We saw the passion he had for the scene, and if you tie that in with the raging hormones of teenagers anyway, there’s great potential for a drama there. He wrote a play then, about the scene, and about eleven years later, we finally got the film made!

MF: We’ve seen a number of great Irish and British music-related films over the years, such as Quadrophenia, The Commitments, 24-hour party people, Control and Breaking Glass, have you any particular favorites from that genre?
SM: ‘Gimme Shelter’, also (the rare and controversial Rolling Stones documentary film) ‘C***sucker Blues’, I like. It’s not a great film, but it’s extraordinary behind the scenes stuff. Any of those kind of old school films, there are a lot of interesting documentaries around at the moment.
I’ve just finished one about an Irish band called Lir. I mean, it’s kind of the story of every band, you know, that comes up short for whatever reason.
So, music documentaries, I’m a big fan of, and obviously, the one I did years ago, ‘Aidan Walsh: Master of the Universe’!

MF: With regards to casting the picture, how familiar were you with the work of the actors who eventually took on the roles?
SM: I’d have seen most of them in stuff before. I was very lucky in that I got a brilliant casting director, Shaheen Baig, because there were people like Felicity Jones, she was starring in ‘The Tempest’ with Helen Mirren, and I was just worried that her star had risen too much, you know?
So, we went after her and we got her. So we knew most of the people there, I think one or two of the smaller roles, would have been people I hadn’t worked with before, who’d just come in for an audition and blew us away. Then there was Pat (Shortt), his work speaks for itself.

MF: I first saw Martin Compston several years ago in ‘Sweet Sixteen’, that was a stunning performance.
SM: He was extraordinary. For someone who’d never acted before. What attracted me to him was, at the time he’d just signed a professional contract with a Scottish football team, so I knew he was nimble on his feet. So, he took to the (dancing) right away!

“We saw the passion he had for the scene, and if you tie that in with the raging hormones of teenagers anyway, there’s great potential for a drama there. He wrote a play then, about the scene, and about eleven years later, we finally got the film made!”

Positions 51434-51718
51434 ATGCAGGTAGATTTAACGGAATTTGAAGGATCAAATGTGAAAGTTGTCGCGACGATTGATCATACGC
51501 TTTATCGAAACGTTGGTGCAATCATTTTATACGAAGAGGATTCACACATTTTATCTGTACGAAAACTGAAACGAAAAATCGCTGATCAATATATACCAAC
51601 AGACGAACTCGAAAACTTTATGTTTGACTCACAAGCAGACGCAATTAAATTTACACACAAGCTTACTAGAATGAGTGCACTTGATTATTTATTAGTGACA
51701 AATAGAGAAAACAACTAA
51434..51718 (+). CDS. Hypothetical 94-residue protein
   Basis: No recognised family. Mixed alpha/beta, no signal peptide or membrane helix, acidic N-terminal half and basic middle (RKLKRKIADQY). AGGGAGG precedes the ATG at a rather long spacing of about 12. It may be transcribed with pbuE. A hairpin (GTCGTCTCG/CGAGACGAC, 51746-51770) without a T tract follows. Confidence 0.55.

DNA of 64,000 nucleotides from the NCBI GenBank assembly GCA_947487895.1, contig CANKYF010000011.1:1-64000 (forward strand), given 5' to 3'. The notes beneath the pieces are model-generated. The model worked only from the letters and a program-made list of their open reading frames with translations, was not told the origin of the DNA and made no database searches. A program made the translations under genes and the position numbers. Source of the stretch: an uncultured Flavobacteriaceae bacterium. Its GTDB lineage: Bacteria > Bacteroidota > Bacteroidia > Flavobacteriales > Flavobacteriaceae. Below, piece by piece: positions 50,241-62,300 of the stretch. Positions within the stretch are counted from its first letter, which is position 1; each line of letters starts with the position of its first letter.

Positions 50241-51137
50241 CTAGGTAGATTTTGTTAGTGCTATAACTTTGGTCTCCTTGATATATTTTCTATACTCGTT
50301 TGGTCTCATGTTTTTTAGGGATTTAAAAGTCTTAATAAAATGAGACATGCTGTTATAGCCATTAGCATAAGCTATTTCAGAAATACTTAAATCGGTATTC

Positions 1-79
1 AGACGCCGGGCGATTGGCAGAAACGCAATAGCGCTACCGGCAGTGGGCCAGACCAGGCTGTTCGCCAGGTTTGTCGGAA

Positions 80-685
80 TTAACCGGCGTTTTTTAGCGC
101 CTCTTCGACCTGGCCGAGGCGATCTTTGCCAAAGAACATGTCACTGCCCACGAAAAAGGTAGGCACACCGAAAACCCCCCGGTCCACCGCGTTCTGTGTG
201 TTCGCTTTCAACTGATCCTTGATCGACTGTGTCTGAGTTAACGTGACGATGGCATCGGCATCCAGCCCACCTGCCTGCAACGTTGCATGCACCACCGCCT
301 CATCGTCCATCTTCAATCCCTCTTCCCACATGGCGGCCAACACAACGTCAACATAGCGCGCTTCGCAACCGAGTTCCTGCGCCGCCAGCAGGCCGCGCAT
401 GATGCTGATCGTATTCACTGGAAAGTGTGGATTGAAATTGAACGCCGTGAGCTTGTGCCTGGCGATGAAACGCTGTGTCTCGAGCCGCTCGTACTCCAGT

MF: It’s set during a difficult era in Britain, with industrial strikes, football hooliganism, high unemployment and other troubling social issues at the forefront, was the Northern Soul movement a form of escapism for many?
SM: I’m sure it was, I mean, that expression, “living for the weekend”, was more appropriate then than it was at any time.
For those who were lucky enough to have a job, it was usually a dead-end job. There was no, you know, “let’s go out, Thursday, Friday, Saturday and Sunday”, it was just about the weekend.
So I guess it was just pure escapism for many of them, not just the music, I guess, the drugs as well. You know, a lot of them were going crazy on speed. I think 1974, had the highest rate of chemist robberies in Britain as well, and it was all related to the northern soul thing.
People just were breaking in and getting their slimming pills and their amphetamines, and head off to the club, it was just mental! It’s also mentioned that ’74 was the time of the Guildford bombings, it was not a good time to be Irish in Britain.

MF: You’ve gone on to work with Pat Shortt in the Irish series, ‘Mattie’, is he somebody you enjoy working with?
SM: Yes, it’s not a huge role, but it’s very important. He plays Brendan, who basically works with Martin Compston’s character. They have a day job, which is delivering potatoes, and he’s kind of like an older brother character. It’s a serious role, but has its comic moments. I saw Pat in a film called ‘Saltwater’ about eight years ago.